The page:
Transcranial Doppler 90% Effective In Separating Ischemic And Hemorrhagic Stroke

August 14, 1997

WINSTON-SALEM, NC - A group of German neurologists reported today that ultrasound was more than 90 percent effective in distinguishing between ischemic and hemorrhagic stroke under emergency treatment conditions.

Dr. Mathias Maurer, senior resident in neurology at the University of Wurzburg in Wurzburg, Germany, said that a type of ultrasound called transcranial color-coded duplex sonography (TCDS) correctly identified the stroke type of 55 of 60 emergency stroke patients whose intracranial blood vessels could be imaged with ultrasound in a blinded comparison against computed tomography.

Maurer and other investigators of Wurzburg's Neurosonology Research Group will present their findings August 14th at the International Neursonology '97 meeting here sponsored by the World Federation of Neurology and the Bowman Gray School of Medicine of Wake Forest University.

While the results showed the CT is still the best imaging technique for making the critical distinction between ischemic and hemorrhagic stroke, Maurer said that the study shows that TCDS has a place in emergency stroke treatment--particularly in countries where CT machines are not readily available.

"When there is a CT machine in virtually every hospital in America, it is hard for Americans to understand that is not always the case elsewhere in the world," he said.

"In Germany, there may not be a CT machine in every hospital, but there is an ultrasound machine. With a clinical exam, you can do it (distinguish between strokes caused by clots or bleeding) in 91.6 percent of the cases and make the diagnosis in minutes."

Distinguishing between ischemic and hemorrhagic strokes is critical as stroke is increasingly viewed as the neurologic equivalent of a heart attack and such clot-busting drugs as t-PA, recently approved by the U.S. Food and Drug Administration, are employed in emergency rooms to dissolve the blockages and restore blood flow to the brain.

Indicated for use in a patients with ischemic stroke caused by bits of plaque, blood clots and other material that shut off blood flow to the brain, t-PA and other thrombolytics can increase bleeding and prove fatal to patients if incorrectly employed against hemorrhagic strokes caused by ruptured vessels.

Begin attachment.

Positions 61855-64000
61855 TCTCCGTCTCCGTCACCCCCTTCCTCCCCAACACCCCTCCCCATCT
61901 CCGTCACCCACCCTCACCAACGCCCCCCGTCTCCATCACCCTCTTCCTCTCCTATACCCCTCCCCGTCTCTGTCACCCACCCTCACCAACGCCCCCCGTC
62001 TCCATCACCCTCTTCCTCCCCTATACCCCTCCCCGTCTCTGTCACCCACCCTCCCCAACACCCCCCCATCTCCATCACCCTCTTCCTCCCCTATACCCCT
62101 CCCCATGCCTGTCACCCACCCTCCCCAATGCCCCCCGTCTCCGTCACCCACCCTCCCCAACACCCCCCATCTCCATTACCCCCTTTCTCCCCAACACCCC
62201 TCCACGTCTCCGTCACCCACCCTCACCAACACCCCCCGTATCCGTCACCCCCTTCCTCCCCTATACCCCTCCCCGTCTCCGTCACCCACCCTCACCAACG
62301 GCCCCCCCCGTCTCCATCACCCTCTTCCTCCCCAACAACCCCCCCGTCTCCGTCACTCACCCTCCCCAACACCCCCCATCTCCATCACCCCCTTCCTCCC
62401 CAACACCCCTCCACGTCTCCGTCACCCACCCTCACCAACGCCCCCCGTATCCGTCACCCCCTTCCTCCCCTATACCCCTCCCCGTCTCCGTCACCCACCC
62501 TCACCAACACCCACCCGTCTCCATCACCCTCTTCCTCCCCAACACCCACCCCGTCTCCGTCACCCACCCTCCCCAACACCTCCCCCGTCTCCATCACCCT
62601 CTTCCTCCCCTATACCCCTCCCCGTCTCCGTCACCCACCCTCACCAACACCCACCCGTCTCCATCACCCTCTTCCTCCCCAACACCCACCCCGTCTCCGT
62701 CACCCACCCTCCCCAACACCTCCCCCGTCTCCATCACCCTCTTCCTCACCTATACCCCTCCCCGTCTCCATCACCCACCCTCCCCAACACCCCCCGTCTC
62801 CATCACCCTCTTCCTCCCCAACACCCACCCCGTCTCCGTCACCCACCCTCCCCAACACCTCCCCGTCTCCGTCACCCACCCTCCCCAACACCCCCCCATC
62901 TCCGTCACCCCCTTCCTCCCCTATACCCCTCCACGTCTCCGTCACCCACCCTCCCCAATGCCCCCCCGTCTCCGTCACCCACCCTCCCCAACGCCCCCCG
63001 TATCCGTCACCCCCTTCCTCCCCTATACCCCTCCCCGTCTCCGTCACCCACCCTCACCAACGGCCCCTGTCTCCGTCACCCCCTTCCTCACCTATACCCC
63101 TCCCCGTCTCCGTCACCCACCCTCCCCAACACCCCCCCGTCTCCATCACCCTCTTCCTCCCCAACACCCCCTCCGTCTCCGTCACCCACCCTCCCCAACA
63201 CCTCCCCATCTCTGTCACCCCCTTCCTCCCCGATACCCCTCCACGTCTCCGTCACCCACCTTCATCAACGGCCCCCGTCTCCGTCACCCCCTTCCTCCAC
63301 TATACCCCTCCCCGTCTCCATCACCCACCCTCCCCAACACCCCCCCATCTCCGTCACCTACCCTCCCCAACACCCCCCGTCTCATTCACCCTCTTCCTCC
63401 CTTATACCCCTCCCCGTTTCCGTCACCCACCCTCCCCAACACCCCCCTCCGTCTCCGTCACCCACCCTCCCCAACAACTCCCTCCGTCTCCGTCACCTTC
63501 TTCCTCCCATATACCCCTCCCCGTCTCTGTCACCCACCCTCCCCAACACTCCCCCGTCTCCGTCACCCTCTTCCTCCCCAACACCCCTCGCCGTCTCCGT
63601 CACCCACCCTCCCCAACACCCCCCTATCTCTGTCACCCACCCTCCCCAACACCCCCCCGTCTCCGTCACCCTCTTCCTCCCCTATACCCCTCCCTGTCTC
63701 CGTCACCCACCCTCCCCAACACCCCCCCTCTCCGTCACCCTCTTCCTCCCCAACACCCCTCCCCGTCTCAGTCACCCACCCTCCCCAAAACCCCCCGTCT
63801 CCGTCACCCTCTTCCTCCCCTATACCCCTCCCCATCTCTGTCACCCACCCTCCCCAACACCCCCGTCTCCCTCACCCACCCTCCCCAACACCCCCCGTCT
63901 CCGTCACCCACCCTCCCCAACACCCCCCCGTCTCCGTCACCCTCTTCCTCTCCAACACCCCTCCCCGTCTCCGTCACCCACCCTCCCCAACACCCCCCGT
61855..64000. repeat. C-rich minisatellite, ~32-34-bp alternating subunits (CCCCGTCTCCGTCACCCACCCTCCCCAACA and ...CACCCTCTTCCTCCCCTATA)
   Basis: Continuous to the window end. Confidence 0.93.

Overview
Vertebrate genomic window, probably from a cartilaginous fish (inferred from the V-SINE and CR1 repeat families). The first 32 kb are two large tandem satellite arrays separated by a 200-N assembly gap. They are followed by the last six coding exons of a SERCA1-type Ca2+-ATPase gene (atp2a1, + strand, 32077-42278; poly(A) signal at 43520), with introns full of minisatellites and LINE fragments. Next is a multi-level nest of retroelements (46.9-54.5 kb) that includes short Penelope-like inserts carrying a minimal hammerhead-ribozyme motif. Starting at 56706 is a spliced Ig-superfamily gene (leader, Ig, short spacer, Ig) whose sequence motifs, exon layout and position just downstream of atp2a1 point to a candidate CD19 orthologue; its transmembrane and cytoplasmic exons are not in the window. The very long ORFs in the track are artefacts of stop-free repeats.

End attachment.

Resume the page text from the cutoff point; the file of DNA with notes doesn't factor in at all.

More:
In the Wurzburg study, sonographers correctly determined stroke type in 55 of the 60 patients whose skull structures were suitable for intracranial ultrasound. (Their stroke types had previously been confirmed using CT scanning.) Ultrasound could not accurately diagnose the other five patients because their problems were either high in the parietal lobe of the brain, where soundwaves from the probe cannot reach due to geometry, or microangiography, in which the brain's color is too uniform for sonographers to spot the hot white echoes that usually indicate bleeding.

Maurer said that 10 other patients could not be imaged because of bony tissue increasing the distance between layers of bone in the skull--a condition sonographers call a lack of an acoustic bone window. He said that about 10 to 15 percent of all elderly patients fall into this group.

Still, Maurer said that the results show ultrasound to be a fast and effective test in most cases and therefore useful in acute stroke treatment.

"Those patients who cannot be diagnosed can be sent to another hospital with a CT," he said. "If you think it may be a big bleed, you can send the patient to another hospital. Ultrasound is very important because you can sonify the vessels.

"Especially when you think of countries like India and China, where CT is very expensive, TCDS is another option that will become even more reliable in the future."

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For further information, call Mark Wright (email: mwright@bgsm.edu) or Bob Conn (email: rconn@bgsm.edu) at 910-716-4587.
Once the International Neurosonology '97 has begun on August 13, call the conference press room at 910-724-6923.

Wake Forest Baptist Medical Center

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